If there’s a musical equivalent of the bildungsroman (bildungsrecord?), then Downhaul’s debut full-length Before You Fall Asleep certainly qualifies. Throughout the album’s 33 minutes, Gordon Phillips and company try to navigate their twenties – with varying degrees of success. When they do fail, which seems to happen fairly often, they at least come back stronger.
So it is, in fact, when the album begins. “Grace Days” is a slow, drawly opener that stops and starts back up again twice within the first minute, like the band is just getting used to this whole music thing. “Word reaches me that you’re not taking care of yourself,” Phillips sings in the first verse. If you’re expecting some profound words of comfort, you’d be disappointed. He doesn’t call or write to check in, “because I don’t know how to, and that’s something I’ve got to live with.” This becomes a recurring theme on Before You Fall Asleep, that feeling of powerlessness you have over your own life, not to mention those of the people you love.
What becomes of that long-lost friend we never hear, of course, and we never find out “what you’ve been doing lately,” as Phillips begs to know on “Lately.” Nor do we learn what happens to the subject of “Notched” after Phillips sees a lookalike at a show march table. As you grow up, people who were once immeasurably important become footnotes in the story and all that seemed solid melts into memory, and no matter what they once meant, you’re powerless to change it.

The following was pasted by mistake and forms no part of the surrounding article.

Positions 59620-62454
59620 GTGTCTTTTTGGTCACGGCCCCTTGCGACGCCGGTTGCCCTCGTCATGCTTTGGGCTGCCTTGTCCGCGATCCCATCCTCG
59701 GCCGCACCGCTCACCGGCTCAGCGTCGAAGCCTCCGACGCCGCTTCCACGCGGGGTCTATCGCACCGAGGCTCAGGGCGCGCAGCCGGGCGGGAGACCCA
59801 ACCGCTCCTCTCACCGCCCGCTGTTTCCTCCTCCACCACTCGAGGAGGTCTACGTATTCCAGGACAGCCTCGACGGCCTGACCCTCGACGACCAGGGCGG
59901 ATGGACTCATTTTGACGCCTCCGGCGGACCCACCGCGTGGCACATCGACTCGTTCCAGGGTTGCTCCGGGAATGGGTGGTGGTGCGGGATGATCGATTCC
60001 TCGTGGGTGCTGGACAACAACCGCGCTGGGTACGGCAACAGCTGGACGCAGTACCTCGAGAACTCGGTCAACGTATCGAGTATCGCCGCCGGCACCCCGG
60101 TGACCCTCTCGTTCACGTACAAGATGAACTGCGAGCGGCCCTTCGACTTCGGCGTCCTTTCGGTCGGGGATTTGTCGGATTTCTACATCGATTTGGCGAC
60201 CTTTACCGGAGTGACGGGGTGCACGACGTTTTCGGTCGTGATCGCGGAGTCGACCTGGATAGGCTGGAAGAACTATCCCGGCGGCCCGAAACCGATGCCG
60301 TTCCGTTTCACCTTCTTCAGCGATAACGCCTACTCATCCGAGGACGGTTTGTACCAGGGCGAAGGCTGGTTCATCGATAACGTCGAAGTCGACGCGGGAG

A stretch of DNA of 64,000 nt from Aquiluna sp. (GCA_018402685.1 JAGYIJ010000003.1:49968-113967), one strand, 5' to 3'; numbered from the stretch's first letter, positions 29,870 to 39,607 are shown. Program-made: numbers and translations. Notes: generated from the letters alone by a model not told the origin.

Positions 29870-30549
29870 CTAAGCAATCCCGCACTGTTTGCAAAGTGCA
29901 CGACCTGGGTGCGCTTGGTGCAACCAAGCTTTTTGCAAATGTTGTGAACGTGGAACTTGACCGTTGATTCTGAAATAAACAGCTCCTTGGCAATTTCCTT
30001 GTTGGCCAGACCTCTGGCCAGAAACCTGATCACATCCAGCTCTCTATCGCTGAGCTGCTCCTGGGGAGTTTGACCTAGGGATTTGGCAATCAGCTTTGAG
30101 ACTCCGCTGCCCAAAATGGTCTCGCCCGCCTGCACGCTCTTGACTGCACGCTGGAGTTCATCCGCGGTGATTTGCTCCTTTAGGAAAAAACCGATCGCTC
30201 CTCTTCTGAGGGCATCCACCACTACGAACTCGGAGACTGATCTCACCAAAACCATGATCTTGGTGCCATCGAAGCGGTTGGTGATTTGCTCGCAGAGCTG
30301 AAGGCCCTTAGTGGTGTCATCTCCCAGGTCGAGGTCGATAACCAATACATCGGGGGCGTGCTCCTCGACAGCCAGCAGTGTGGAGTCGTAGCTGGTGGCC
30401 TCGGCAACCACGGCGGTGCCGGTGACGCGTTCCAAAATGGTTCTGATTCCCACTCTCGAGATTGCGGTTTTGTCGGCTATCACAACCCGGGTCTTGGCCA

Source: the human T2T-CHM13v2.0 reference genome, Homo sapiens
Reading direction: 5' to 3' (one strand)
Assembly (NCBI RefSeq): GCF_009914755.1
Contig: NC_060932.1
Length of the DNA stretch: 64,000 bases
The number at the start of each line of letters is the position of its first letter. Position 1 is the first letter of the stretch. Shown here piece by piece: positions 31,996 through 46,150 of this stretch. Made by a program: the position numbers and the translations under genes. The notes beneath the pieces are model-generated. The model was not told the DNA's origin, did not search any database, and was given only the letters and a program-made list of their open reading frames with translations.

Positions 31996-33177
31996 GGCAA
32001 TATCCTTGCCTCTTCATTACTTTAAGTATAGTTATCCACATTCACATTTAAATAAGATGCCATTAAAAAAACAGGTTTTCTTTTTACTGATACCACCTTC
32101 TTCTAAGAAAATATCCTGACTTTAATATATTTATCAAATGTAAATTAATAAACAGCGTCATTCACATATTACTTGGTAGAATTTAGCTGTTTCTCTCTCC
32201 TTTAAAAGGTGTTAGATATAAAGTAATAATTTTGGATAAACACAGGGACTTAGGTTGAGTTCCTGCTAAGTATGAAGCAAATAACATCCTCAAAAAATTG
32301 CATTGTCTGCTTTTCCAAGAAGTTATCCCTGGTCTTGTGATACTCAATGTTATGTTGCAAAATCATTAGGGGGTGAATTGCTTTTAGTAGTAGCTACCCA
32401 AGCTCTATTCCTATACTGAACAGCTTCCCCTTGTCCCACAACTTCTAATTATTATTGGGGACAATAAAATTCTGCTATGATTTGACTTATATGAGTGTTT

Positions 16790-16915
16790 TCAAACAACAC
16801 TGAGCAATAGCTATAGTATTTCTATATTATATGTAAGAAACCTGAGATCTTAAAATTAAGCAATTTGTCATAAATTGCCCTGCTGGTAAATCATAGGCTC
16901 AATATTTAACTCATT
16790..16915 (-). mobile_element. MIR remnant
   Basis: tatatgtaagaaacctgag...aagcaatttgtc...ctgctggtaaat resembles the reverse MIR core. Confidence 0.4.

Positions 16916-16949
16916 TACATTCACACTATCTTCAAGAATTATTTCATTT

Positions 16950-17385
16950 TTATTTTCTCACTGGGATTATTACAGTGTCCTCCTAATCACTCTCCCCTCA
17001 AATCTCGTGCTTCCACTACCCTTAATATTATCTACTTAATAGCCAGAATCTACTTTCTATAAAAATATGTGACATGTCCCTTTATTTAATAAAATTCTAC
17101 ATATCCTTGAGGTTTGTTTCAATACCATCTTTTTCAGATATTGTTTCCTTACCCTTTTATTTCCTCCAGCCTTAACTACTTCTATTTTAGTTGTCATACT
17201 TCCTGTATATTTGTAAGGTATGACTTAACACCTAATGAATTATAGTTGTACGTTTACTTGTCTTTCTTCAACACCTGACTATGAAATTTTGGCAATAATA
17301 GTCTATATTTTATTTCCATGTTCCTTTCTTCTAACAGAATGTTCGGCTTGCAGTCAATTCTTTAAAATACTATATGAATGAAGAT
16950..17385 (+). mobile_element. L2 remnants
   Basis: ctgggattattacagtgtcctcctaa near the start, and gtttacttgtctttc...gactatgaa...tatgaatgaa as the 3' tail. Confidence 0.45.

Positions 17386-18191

Part of this is due to friends moving and relocating, a common theme in Downhaul’s catalog. On “Double Time,” the first track from the band’s 2018 EP Where We Started, Phillips revels in “the freedom of anonymity in a place where nobody knows me,” before admitting in the song’s last line that that freedom wasn’t worth the relationships he’d sacrificed. This “selfish transience,” as he calls it, is revisited in “Shelf Life” – moving is revealed to be a “yearly practice.” Even despite the frequency of Phillips’ moving, there’s always “a certain uncertainty” that comes with transitioning from one home to another, just as there is transitioning from one stage of life to another.
That uncertainty, that feeling of powerlessness often manifests itself as anger, and the jaunty pop-rock single “Wires / Enough” finds Phillips “lash[ing] out constantly” at his family and friends, to the point where, as he admits on “Shelf Life,” his friends just stop inviting him out. And it’s not like anyone could blame him; it’s hard trying to balance all the various aspects of one’s life, and he’s not the only one feeling it. Suicide rates are surging, especially for millennials; wealth is growing ever more stratified; the climate is very possibly beyond the point of repair. Things are bad for everyone, really.
But it’s in this shared suffering that Downhaul finds hope. The album’s ever-building closer, “Ring Out,” is a rebuke to the desperation of the previous nine songs and a declaration of solidarity to anyone who can relate. Phillips calls to “normalize the things we all experience at slightly different paces” – the anxiety, the self-loathing, the uncertainty, the powerlessness. “Do you get anxious like I get anxious?” Phillips and bassist Pat Davis ask together in one of the most human vulnerable moments on an almost embarrassingly human and vulnerable album. “If you won’t admit you’re struggling, then no one knows to help you,” Phillips croons. The solution? Don’t be ashamed, don’t be afraid, don’t be embarrassed; just “let it ring out.” Downhaul let it ring out all through Before You Fall Asleep.